July 24, 2012

After several hundreds of hours of sleep, I seem to be back to normal.  Or as normal as normal can be!

So, here is another of Martin’s writings.  Getting him to write is like pulling teeth out of a polar bear, but I so enjoy his gems of wisdom.  I read and correct a lot of writings every week.  It is always refreshing to see someone writing with a bit of imagination, and in Martin’s case, a whole lot of that!

I like blue shirts. I want red shoes, but my mom doesn’t want to buy them. At I feel sad because I don’t have money to buy the shoes. The next time we go to the department store, I have a lot of money. I want to buy the shoes but I don’t have enough money. Again, I can not buy the shoes. When I get home, I am very unhappy. My mom says that she wants to give me a gift. It is the shoes which I wanted!

Okay, it may not be the most hilarious writing, but compared to his classmates, he shows a lot of potential to be a writer.  Perhaps mom and dad are not too keen on the idea, but I do let his mom know that I do enjoy his writing.

We’re going through a rainy season of sorts.  It seems that every night, or wee hours of the morning, we get a heavy downpour.  Unless one is awake at 3-5am, you’ll miss it.  Again, around 3 or 4 in the afternoon, we have been getting downpours.  When I say downpour, it may seem a bit vague.  Quite literally, these storms last about 30 minutes or so, and the rain comes down so heavy, you can barely see across the street, and the wind is almost enough to knock you off your scooter.  Luckily, my travel to classes seems to occur before or after the trip.

So, let’s see what plinky.com has to ask today:

You wake up and discover that you can speak another language. Which one?

Well, that’s a good question.  English being the universal language, I think that one is solid.  I’ve tried to explain, sometimes in vain, to my students over the years, just how many countries around the world, one can visit and use the English language.

A few years ago, I decided to do a little Internet research.  My figures may be a little outdated now, but at the time, of the 285 recognized countries around the world, as reported by the United Nations, 260 (give or take) use English as a first or second official language.  When you factor in the number of countries that use English, albeit not officially, then the number jumps to about 276.  That doesn’t necessarily mean that the whole population of these countries speak English, but that English can be used.

The United Nations used to use 5 languages, and about 2005, added one more language, making it 6.  Therefore, there are 6 official languages used in the United Nations.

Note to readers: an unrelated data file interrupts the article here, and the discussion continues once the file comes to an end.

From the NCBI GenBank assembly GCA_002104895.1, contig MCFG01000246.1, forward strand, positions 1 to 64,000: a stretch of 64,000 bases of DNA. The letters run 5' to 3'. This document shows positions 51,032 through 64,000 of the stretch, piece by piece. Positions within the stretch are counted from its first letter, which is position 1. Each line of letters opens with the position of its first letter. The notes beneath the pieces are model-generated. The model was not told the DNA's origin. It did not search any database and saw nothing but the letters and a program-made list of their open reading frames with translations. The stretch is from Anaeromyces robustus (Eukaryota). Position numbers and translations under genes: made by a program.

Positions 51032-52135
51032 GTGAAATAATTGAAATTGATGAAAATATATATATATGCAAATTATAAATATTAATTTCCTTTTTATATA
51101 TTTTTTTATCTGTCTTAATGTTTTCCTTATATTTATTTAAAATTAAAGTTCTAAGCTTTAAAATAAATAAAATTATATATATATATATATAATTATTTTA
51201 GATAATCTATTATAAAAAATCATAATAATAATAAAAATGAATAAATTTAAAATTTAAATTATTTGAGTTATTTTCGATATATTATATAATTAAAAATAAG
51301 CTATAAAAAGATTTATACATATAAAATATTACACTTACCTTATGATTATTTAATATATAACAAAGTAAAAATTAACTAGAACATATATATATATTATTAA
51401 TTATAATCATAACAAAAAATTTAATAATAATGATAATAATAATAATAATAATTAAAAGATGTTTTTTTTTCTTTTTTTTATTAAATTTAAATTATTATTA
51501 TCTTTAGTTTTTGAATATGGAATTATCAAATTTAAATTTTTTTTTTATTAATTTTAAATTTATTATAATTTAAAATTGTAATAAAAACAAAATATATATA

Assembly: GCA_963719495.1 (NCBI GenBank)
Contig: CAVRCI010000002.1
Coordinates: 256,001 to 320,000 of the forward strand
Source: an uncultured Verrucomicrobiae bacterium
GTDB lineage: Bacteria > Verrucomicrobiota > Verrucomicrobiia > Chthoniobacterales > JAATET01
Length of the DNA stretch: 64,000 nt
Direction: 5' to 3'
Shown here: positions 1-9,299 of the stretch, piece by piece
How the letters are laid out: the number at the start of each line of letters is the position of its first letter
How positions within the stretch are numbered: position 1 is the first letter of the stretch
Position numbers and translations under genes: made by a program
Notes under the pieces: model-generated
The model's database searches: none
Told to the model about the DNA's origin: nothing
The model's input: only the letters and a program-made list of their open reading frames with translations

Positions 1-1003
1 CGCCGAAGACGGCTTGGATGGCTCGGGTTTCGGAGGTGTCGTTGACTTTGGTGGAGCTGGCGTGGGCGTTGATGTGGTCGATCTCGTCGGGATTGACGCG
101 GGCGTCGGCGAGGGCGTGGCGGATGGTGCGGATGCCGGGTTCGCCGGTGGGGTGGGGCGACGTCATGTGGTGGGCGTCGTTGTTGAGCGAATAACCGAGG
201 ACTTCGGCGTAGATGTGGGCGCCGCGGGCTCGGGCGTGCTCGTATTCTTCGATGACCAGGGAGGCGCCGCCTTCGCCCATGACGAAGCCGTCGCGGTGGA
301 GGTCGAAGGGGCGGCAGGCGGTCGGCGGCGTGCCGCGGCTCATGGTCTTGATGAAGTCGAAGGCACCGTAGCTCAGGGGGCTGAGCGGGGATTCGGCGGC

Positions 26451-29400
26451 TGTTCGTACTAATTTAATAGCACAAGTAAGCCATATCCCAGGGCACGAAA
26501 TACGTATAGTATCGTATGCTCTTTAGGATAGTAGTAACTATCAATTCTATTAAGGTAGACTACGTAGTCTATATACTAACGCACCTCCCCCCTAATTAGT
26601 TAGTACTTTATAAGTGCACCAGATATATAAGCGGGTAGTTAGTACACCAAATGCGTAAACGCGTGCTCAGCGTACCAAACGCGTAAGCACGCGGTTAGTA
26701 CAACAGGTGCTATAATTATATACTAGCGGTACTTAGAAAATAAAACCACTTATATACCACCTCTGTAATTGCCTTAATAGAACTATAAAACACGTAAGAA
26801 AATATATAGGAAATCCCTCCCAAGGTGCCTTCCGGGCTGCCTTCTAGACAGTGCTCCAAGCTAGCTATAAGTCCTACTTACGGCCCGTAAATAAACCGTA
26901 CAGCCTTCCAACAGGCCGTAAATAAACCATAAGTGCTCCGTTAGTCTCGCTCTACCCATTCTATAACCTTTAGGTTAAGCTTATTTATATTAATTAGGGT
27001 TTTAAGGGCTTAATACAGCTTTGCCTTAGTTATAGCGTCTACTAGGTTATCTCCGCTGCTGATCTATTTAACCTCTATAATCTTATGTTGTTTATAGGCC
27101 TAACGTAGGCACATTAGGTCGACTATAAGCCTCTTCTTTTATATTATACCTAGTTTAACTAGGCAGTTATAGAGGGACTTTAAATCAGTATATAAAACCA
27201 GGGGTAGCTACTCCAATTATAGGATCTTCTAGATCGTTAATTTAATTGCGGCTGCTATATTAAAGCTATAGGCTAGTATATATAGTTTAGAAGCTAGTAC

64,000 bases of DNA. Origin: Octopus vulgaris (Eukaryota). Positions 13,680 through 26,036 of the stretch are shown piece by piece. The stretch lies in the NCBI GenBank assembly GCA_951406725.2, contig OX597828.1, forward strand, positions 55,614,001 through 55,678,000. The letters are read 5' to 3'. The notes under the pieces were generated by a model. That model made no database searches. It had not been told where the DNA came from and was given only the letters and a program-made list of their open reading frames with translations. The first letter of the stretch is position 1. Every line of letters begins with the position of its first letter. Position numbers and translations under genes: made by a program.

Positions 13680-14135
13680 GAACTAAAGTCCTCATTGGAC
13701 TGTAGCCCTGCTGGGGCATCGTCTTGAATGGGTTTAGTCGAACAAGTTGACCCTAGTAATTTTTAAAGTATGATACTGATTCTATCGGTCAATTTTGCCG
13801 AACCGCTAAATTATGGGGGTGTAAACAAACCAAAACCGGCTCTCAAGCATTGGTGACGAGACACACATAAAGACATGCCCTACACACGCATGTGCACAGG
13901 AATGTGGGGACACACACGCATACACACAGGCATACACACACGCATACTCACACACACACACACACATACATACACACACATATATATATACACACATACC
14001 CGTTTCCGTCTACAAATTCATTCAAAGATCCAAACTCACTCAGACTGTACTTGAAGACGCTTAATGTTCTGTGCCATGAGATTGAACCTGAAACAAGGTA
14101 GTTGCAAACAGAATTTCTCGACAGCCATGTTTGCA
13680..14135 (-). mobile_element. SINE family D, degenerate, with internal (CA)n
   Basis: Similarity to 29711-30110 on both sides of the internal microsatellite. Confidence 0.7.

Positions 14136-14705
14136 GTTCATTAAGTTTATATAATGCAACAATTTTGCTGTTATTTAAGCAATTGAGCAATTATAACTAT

People will argue that the use of a language is determinate upon the numbers of people who actually use the language.  That being the case, Chinese is obviously the clear winner.  However, there are only 5 countries who use Chinese as an official language, but the problem being, for the most part, these 5 countries can only communicate in written form, and even then, there are problems.

China and Taiwan, for example, both use the Chinese language.  In written form, China uses what is referred to as Simplified Chinese.  Taiwan uses Traditional Chinese.  In terms of the spoken language, China uses 6 or 7 different dialects of Chinese, with the most used dialect being something called WU.  Taiwan uses Mandarin Chinese.

As it’s been pointed out to me, and I’ve read in books and online, people from both countries, to a certain extent, can understand each other, but problems do still occur.

At least with English (for example), it doesn’t matter which country I were to travel to, where English is used.  English is English.  Yes, in some instances, little spelling differences occur, or slang meanings could be distorted, but for the most part, talking with people or writing or reading, is not a problem.

Living in Canada, we use English and French as our two official languages.  My mother was born and raised in Quebec, and as children, she taught us French at home before we started learning French in school.  Since I do not live in a French-speaking part of the world, my French skills have wained a bit.  However, it was fun to have French students at my cram school for a year.  I was able to ‘brush up’ on some of my lost vocabulary.

Back to the question… if I suddenly woke up and could speak another language, which language would I like to speak?  It would be a toss-up between Spanish and Chinese.  However, that being said, I would also like to be able to read and write the language as well.  There is no sense in knowing how to speak a language, if you can’t read it!

I think Spanish would be the easiest, since Spanish and French share the same base for their languages.  Chinese would be great to learn, in all fairness to my students and co-workers, but then, I think I’d be falling into the trap of using too much Chinese in class.  At present, since I do not understand Chinese that well, it is difficult for me to explain things at times, to my students.  I have to find alternate ways of explaining vocabulary.  It has worked for 10+ years, so about the only part of Chinese I would really like to learn, would be the written part of the language.

I think I would rather this:  I wake up one morning, and a sign of solidarity or unity on the planet, everyone was able to communicate in one language.  Think about it… why have so many different languages in today’s world?  With the Internet, and satellite TV, and people able to travel worldwide, why do we still cling to hundreds of languages?

That’s it, that’s all… for now!


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